The Ruder Reality

After seven embarrassing years of desperately pursuing MajorLeague Baseball, the time has come for Portland to back off.

Last week, for the seemingly umpteenth time, MLB CommissionerBud Selig taunted Portland baseball-backers, declaring that theOakland A’s “simply cannot continue playing” in the outdatedOakland Coliseum – implicitly suggesting that without a new stadiumin Oakland, the A’s would have to relocate.

Having mastered the drill during previous cries of “wolf,”Portland baseball-backers no doubt took Selig’s doomsdayproclamation as a sign to rally the lobbyists, bombard the radioand flood the paper with editorials urging civic leaders to awakento the fact that the time for a major league team to relocate toPortland has finally arrived.

The routine has become more predictable than the arrest patternsof the Blazers.

Hopefully city and state officials will finally tunebaseball-backers out and take a long overdue stand against theirprinciple-less pandering to MLB officials.

Major league baseball is not coming to Portland any timesoon.

By now, everyone involved should realize this. The commissionerhimself went so far as to omit Portland from a list of fivepotential relocation sites two months ago in Tokyo.

Desperate to maintain the faith, Portland baseball-backersbelieved the commissioner’s office when it later assured them thatPortland was still very much in the running.

Yeah, right.

The commissioner’s omission was no fluke. He was trying to tellus directly what he has not-so-subtly been telling us for the lastseven years – Major League Baseball doesn’t want a team inPortland.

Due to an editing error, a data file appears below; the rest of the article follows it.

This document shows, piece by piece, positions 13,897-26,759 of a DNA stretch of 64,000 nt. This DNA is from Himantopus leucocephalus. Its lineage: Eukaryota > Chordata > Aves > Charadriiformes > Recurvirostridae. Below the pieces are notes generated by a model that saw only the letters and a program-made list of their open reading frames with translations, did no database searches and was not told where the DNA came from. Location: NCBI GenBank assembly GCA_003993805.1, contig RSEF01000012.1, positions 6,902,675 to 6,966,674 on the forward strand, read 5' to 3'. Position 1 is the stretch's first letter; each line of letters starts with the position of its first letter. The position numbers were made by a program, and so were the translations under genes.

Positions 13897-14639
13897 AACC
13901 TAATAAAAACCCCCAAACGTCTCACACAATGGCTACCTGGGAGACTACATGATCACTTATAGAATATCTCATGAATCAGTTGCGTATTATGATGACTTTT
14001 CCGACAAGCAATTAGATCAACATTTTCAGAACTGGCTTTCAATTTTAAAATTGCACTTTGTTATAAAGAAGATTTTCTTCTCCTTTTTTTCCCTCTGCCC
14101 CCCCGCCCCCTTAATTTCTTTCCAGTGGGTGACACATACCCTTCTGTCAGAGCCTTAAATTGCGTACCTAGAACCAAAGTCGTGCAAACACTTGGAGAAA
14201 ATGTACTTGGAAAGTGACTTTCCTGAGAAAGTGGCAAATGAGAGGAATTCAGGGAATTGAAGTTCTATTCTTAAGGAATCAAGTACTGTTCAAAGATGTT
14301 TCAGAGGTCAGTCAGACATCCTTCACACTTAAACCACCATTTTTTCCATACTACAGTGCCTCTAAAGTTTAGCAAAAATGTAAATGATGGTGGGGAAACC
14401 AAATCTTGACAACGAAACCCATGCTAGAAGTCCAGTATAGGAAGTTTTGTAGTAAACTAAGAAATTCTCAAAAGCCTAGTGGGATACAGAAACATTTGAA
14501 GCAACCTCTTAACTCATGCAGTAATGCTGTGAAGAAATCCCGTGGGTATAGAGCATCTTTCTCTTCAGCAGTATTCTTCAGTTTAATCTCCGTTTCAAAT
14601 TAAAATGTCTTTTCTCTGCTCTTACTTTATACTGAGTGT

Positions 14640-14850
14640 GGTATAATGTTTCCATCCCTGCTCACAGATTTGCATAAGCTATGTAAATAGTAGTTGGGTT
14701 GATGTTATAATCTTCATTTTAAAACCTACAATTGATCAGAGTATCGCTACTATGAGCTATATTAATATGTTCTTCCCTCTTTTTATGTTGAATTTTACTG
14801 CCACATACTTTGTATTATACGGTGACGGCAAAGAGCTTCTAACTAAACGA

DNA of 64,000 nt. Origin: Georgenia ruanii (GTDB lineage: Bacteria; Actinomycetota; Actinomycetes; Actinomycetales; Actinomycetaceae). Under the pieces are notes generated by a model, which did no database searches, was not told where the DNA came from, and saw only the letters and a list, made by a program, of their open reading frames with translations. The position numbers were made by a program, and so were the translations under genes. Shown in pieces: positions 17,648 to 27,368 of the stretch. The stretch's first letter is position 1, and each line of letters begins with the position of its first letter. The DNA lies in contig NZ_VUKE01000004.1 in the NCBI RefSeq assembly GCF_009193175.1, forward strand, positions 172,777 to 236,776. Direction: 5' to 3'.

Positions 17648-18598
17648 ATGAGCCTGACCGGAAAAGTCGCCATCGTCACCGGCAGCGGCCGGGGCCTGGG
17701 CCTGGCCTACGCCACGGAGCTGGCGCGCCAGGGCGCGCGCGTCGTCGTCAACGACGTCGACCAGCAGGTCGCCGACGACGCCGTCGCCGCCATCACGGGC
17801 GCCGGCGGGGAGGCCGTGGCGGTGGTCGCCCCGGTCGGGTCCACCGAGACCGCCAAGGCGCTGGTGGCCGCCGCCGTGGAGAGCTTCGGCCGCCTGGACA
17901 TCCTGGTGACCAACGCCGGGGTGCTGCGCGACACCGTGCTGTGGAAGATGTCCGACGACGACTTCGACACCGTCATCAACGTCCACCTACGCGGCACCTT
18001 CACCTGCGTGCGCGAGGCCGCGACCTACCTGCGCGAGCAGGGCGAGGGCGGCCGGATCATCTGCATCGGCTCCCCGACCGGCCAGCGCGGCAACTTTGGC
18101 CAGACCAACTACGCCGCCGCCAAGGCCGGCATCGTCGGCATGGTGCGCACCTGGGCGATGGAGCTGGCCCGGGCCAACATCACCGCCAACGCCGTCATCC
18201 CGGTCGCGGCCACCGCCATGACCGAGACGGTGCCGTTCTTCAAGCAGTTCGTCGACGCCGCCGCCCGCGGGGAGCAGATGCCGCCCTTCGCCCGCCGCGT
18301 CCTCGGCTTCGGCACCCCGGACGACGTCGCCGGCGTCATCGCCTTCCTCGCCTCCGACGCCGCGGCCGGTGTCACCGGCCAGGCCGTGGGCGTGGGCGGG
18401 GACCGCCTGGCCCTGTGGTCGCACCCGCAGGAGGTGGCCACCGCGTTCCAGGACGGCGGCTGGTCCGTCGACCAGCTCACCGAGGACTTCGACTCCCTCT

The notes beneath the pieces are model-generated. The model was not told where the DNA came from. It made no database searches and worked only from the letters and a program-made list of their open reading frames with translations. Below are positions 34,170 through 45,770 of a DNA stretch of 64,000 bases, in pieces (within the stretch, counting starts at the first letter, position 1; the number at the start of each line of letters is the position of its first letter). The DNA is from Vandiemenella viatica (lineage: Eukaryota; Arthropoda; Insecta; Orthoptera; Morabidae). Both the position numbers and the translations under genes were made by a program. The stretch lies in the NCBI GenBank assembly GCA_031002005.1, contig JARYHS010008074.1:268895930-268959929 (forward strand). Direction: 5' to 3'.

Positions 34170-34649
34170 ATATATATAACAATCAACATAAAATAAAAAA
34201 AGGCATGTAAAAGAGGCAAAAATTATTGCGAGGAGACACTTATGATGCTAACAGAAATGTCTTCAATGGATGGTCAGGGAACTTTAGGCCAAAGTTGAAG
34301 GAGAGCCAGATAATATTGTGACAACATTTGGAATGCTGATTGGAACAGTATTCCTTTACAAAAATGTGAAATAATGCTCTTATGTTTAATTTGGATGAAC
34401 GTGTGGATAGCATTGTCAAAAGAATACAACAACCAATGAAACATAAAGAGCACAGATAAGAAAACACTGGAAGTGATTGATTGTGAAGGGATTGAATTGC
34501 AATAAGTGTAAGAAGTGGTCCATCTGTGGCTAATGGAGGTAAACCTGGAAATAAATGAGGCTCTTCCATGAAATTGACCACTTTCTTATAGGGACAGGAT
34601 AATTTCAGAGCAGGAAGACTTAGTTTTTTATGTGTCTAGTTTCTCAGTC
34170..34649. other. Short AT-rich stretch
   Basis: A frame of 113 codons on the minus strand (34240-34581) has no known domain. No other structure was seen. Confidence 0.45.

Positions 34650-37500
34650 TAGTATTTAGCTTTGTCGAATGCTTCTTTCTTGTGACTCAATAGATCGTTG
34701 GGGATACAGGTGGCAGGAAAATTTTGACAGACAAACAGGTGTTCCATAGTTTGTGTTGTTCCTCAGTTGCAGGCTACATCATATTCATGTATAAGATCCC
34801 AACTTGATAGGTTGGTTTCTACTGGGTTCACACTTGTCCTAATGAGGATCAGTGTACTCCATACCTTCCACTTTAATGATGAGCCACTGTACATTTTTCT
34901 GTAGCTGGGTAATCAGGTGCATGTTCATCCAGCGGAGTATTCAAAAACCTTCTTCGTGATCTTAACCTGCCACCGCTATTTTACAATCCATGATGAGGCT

We should have caught the hint when the commissioner’s officeignored last summer’s passage of Senate Bill 5.

Since 1997, baseball officials have been saying that publicstadium financing is the key to relocation. So, being the goodsuitors that we are, Oregon legislators passed Senate Bill 5,providing $150 million to build a baseball stadium in Portland,making us the only area with secured public funding.

At the time, the Oregonian editorial board even bought into thehype, optimistically calling Portland “a hot prospect” forrelocation.

What was Major League Baseball’s response?

Expand the number of areas under consideration forrelocation.

Instead of just Portland, Washington, D.C., and NorthernVirginia, baseball added Monterrey, Mexico, Las Vegas, Nev. andNorfolk, Va.

That wasn’t the first time they reneged on their word.

During the last seven years, MLB has set at least three”deadlines” to move the Montreal Expos. The first in June of 1998,the second in July of 2003 and the third coming this July.

The first two have come and gone and the third will too.

In the winter of 2002 they invited us to N.Y. to bid for theExpos. We went, we proposed, they ignored.

Yearly visits from lower-level MLB executives have replaced thewaterfront festival as a sure sign that summer has arrived. Everyyear they come, visit PGE Park, say how wonderful it is and assureus that we’re still in the running. All the time knowing thatPortland could build a $400 million dollar stadium, find a richowner and line up by the thousands in Pioneer Square to kiss thecommissioner’s boots before he would consider us. And even then hewould only consider us as a last resort.

Whether they think we’re not big enough, not rich enough, notsports-crazy enough or just too damn outdoorsy, the reality isbaseball officials have made up their minds.

Instead of whining about it and trying to be something we’renot, we should embrace those three characteristics because they’reexactly what have made Oregon unique.

The time has come to quit pandering to baseball’s illogical andill-thought-out demands and get back to restoring the uniquequalities that have fallen by the wayside during our one-sidedcourtship.

At some point in the future, Major League Baseball in Portlandwill make sense, but that day isn’t today.